¶19 The Ellisons also argue on appeal that the trial court lacked personal jurisdiction over them because they were never properly served. The unlawful detainer statute states, “The court may authorize service by publication or mail for cause shown. . . . Service by mail is complete three days after mailing.” Utah Code Ann. § 78B‐6‐807(4), (6) (2008). The Ellisons argue that for service in an unlawful detainer action to comply with constitutional due process requirements, the service‐by‐mail provision in that statute must require that any mailing include a signed receipt as is required in rule 4 of the Utah Rules of Civil Procedure, see Utah R. Civ. P. 4(d)(2)(A). However, the Ellisons’ argument overlooks that rule 4(d)(4) of the Utah Rules of Civil Procedure allows other means of service of process as long as those means are “reasonably calculated, under all the circumstances, to apprise the interested parties of the pendency of the action to the extent reasonably possible or practicable.” See Utah R. Civ. P. 4(d)(4)(B). Additionally, no specific form or method of service has been constitutionally delineated by our supreme court in rule 4(d)(4). “Although the exact requirements of due process may vary from situation to situation, the minimum requirements of due process include adequate notice and an opportunity to be heard in a meaningful manner.” Chen v. Stewart, 2004 UT 82, ¶ 68, 100 P.3d 1177. The Ellisons clearly had adequate notice of the proceedings because they appeared at all of the proceedings for this case, and they were given a meaningful opportunity to be heard on the merits of the case.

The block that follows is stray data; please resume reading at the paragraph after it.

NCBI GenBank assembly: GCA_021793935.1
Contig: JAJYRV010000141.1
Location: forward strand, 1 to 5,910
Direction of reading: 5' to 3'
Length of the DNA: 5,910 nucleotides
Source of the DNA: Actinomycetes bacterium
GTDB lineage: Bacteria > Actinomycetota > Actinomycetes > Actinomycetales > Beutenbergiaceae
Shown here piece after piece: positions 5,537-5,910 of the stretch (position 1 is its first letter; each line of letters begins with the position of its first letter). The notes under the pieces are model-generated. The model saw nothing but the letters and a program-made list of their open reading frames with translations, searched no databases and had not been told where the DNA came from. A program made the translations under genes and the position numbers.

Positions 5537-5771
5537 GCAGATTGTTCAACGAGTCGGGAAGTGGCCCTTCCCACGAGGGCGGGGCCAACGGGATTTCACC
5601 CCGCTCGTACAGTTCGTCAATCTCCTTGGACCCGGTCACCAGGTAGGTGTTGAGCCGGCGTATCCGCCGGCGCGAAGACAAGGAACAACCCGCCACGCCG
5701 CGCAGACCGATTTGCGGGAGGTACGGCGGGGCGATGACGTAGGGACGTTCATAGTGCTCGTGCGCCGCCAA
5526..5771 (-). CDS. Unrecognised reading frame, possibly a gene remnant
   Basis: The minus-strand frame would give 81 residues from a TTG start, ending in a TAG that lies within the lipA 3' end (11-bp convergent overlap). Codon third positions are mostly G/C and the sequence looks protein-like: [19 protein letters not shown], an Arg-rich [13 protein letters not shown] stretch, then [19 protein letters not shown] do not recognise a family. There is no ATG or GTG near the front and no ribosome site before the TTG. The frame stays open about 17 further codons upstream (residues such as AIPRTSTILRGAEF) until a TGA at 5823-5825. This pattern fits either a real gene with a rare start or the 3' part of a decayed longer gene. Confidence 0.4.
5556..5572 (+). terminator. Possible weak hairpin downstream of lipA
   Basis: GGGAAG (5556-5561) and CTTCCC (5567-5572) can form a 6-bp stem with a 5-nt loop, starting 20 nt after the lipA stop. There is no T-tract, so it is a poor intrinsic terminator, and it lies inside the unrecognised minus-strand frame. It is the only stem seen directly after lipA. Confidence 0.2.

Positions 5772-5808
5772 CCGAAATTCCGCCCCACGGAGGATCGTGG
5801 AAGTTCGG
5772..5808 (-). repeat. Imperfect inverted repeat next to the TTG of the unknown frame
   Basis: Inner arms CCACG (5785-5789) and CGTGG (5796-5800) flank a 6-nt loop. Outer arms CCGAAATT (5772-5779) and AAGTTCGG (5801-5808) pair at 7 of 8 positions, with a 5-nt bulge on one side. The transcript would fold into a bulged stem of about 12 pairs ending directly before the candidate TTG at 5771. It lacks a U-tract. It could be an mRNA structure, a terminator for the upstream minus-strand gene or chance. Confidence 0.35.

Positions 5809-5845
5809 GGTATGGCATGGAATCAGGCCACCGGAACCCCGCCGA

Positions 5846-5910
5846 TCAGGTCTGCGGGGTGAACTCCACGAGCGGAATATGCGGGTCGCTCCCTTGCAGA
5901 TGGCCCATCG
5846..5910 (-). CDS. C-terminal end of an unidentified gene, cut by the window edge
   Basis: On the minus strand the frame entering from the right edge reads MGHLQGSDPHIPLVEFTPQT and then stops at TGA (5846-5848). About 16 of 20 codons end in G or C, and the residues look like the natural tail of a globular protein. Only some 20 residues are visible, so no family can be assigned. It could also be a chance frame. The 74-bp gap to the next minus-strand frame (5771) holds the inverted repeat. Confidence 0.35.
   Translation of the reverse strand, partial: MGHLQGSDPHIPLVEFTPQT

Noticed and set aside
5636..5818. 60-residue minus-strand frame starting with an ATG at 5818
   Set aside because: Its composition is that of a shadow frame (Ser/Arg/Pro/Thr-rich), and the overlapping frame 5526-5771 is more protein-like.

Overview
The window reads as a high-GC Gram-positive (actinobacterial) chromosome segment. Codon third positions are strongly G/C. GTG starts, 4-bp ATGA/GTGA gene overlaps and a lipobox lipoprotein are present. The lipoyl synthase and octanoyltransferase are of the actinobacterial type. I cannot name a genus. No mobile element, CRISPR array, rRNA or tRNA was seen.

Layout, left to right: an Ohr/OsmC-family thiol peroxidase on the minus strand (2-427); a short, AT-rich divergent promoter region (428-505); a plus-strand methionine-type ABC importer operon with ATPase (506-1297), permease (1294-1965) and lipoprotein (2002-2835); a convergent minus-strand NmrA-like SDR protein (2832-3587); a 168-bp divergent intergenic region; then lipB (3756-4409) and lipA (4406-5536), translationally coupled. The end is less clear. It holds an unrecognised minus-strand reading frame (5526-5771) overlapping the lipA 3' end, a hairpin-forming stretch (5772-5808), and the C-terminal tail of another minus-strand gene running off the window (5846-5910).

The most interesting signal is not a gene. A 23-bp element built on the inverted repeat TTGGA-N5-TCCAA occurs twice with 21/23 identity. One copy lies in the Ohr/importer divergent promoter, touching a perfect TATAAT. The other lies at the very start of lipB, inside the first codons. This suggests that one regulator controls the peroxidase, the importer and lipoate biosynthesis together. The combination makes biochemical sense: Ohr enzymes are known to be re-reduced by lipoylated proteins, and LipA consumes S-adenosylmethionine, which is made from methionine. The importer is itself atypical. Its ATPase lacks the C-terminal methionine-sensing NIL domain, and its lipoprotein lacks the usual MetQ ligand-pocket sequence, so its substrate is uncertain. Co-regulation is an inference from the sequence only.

¶20 We recognize that the Ellisons may not have received notice before the default judgment was entered against them for their failure to file an answer to RM Lifestyles’ complaint. However, the proper remedy from the entry of such default is to seek to set aside the default judgment. Although it does not appear that the Ellisons officially moved to set aside the default judgment initially entered against them, the trial court clearly provided such relief when it allowed the parties to proceed to argue the merits of the case. Additionally, by entering an appearance, the Ellisons demonstrated that they had actual notice of the proceedings, thereby waiving any argument related to lack of personal jurisdiction based on lack of notice. See id. ¶¶ 66, 70 (discussing a party’s “ability to waive the right to notice” and determining that “[b]y entering . . . an appearance, [the party] effectively waived her right to be served” because she clearly “had adequate notice of the proceedings”). Thus, because the Ellisons received sufficient notice and because they had a meaningful opportunity to be heard, we determine that the trial court correctly asserted personal jurisdiction in this case.
III. Tom Cook’s Testimony
¶21 Finally, the Ellisons argue that the trial court violated rule 702 of the Utah Rules of Evidence and rule 3.7(a) of the Utah Rules of Professional Conduct by allowing Cook’s testimony at trial. Although the Ellisons objected to specific questions during RM Lifestyles’ direct examination of Cook, they did not make the specific arguments before the trial court they now make on appeal. Because the Ellisons have not preserved them for appeal, we do not address these issues. See 438 Main St. v. Easy Heat, Inc., 2004 UT 72, ¶ 51, 99 P.3d 801.
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Outcome: ¶22 We affirm the trial court’s determination that the trustee’s deed was valid and that the Ellisons unlawfully detained the Property after the trustee’s sale. Furthermore, the Ellisons waived any error in service and did not preserve the issue related to Cook’s testimony.